A violent attack on a 19-year-old in a Wanganui street has seen the perpetrators each jailed for five years.
Kory O'Neill, 19, and Joseph Guilford, 17, appeared before Judge David Cameron in the Whanganui District Court yesterday. The judge told them they were both equally culpable for the offence.
He said the grievous bodily harm by two attackers on a vulnerable man was gratuitous, unprovoked, and it would not be tolerated by the community.
An aggravating factor in the attack was the extreme violence involved when they kicked the 19-year-old in the head until he was unconscious and continued to beat him.
The attack took place on the intersection of Carlton Ave and Parsons St about 3.20am on January 15, when the heavily intoxicated man was walking home.
Judge Cameron said the man suffered serious injuries. He was unconscious and unresponsive in the critical care unit with swelling to the brain for four days before he was transferred to the surgical ward for seven days.
In the victim impact report, Judge Cameron told the court the man had no memory of the attack and could not concentrate for a long time afterward. His family and friends reported that he was unable to speak coherently. He still tired easily and prior to August he could not drive. The man still felt unsafe walking about the streets at night.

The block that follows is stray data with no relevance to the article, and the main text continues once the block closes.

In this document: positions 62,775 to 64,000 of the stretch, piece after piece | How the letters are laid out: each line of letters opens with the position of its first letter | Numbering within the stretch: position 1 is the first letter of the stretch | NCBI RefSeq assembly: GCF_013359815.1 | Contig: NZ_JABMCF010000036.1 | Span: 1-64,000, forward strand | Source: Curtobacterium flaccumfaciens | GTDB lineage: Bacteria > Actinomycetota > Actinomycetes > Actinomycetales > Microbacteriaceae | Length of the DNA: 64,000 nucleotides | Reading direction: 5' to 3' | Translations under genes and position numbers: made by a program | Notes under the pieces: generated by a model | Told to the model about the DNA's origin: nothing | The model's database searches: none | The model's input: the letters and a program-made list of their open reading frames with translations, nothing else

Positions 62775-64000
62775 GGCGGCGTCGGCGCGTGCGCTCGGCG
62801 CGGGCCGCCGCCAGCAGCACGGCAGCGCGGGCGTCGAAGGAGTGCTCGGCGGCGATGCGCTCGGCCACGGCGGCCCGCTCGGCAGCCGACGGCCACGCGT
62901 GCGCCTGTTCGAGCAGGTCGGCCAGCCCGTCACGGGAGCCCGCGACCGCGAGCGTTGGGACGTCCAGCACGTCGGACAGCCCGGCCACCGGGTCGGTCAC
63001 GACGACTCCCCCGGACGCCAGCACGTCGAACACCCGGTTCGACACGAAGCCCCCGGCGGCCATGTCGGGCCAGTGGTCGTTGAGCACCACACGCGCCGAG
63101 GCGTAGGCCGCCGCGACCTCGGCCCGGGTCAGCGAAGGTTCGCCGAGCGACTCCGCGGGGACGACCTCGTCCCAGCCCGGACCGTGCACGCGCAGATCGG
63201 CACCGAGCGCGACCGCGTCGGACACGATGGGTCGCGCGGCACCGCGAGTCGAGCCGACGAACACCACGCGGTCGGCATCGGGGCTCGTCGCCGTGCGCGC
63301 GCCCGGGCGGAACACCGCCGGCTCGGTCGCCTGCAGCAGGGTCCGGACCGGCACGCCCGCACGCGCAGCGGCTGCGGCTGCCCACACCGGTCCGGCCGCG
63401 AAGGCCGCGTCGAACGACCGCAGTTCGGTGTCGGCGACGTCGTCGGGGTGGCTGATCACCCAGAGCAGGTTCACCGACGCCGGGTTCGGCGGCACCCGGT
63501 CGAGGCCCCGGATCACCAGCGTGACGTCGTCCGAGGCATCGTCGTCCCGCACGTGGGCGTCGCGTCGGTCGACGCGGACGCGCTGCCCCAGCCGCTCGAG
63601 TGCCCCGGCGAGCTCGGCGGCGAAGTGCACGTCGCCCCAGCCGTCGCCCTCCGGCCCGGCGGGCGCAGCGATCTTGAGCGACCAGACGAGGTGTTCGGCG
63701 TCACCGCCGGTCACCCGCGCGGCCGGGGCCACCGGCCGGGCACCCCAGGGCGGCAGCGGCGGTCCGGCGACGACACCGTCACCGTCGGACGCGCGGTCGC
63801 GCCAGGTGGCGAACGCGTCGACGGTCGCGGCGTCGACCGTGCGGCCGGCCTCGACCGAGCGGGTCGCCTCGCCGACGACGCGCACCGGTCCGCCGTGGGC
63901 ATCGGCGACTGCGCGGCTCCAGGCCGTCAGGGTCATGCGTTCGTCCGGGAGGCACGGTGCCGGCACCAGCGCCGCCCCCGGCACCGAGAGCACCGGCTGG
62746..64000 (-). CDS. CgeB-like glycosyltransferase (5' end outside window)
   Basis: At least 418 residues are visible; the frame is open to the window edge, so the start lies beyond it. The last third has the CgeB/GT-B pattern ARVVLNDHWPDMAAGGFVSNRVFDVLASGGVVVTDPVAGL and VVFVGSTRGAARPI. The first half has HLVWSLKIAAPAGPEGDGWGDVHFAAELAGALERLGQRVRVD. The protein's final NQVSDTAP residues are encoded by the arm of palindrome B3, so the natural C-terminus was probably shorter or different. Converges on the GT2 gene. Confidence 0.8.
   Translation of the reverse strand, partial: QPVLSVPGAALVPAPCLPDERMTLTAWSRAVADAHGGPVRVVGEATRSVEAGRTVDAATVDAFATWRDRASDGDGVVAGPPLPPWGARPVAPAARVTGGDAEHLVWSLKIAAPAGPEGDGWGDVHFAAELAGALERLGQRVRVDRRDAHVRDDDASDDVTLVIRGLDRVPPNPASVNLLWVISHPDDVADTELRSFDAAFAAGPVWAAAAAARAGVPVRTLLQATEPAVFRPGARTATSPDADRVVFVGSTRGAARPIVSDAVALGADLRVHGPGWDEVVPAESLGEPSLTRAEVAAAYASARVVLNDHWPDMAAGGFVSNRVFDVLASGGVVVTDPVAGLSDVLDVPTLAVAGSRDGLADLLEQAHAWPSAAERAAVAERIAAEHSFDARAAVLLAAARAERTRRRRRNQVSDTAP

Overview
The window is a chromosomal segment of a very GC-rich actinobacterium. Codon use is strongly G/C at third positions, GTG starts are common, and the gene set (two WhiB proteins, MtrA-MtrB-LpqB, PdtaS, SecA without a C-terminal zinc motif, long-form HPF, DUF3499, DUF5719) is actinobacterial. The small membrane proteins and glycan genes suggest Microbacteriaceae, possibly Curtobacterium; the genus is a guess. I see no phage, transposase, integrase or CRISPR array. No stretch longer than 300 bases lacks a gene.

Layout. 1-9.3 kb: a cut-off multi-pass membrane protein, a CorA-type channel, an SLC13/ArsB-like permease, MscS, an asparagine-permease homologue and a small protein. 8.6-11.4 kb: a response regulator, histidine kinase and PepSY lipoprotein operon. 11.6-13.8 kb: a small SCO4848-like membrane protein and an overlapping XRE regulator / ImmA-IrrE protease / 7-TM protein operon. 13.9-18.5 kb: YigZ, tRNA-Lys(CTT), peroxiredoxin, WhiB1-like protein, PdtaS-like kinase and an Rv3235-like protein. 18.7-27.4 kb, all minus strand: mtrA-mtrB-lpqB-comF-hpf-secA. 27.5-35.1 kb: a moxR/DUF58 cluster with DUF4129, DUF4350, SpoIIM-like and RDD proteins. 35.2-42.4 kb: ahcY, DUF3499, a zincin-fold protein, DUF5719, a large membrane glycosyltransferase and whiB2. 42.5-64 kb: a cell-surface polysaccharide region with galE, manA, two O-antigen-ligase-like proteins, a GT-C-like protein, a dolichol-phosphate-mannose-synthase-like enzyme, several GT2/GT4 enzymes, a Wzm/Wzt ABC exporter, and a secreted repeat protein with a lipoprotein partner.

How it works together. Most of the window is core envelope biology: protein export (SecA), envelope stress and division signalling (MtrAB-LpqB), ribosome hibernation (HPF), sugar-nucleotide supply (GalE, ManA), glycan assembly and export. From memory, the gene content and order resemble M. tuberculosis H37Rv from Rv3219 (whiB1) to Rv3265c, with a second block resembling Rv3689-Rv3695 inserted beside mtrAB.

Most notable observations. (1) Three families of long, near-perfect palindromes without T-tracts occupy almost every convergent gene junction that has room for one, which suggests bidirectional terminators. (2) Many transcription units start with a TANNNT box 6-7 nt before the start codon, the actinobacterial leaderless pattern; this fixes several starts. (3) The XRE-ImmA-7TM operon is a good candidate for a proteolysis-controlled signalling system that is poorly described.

Judge Cameron said the attack had a significant and lasting effect on the victim's mother and father.
Guilford's lawyer Debbie Goodlet was critical of the court report, which she said was "unhelpful", and that as a 17-year old he had never had the opportunity for rehabilitation. Judge Cameron said he had previously been offered anger management.
O'Neill's lawyer Richard Leith said his client had been on curfew without electronic monitoring since January 16 and that he deserved some credit for the restrictive bail period.
Mr Leith said his client was young, naive and immature at the time of offending, and submitted that the starting point for sentencing should be reduced to five years from eight years. However, it was O'Neill who threw the first punch, Judge Cameron said.
Crown prosecutor Lance Rowe said that by law, both O'Neill and Guilford had received discounts for their age. Guilford was 16 at the time of the crime and O'Neill, 18.
On a charge of possession of an offensive weapon, O'Neill and Guilford were convicted and discharged.
O'Neill was also warned by Judge Cameron that he was subject to the three strikes law.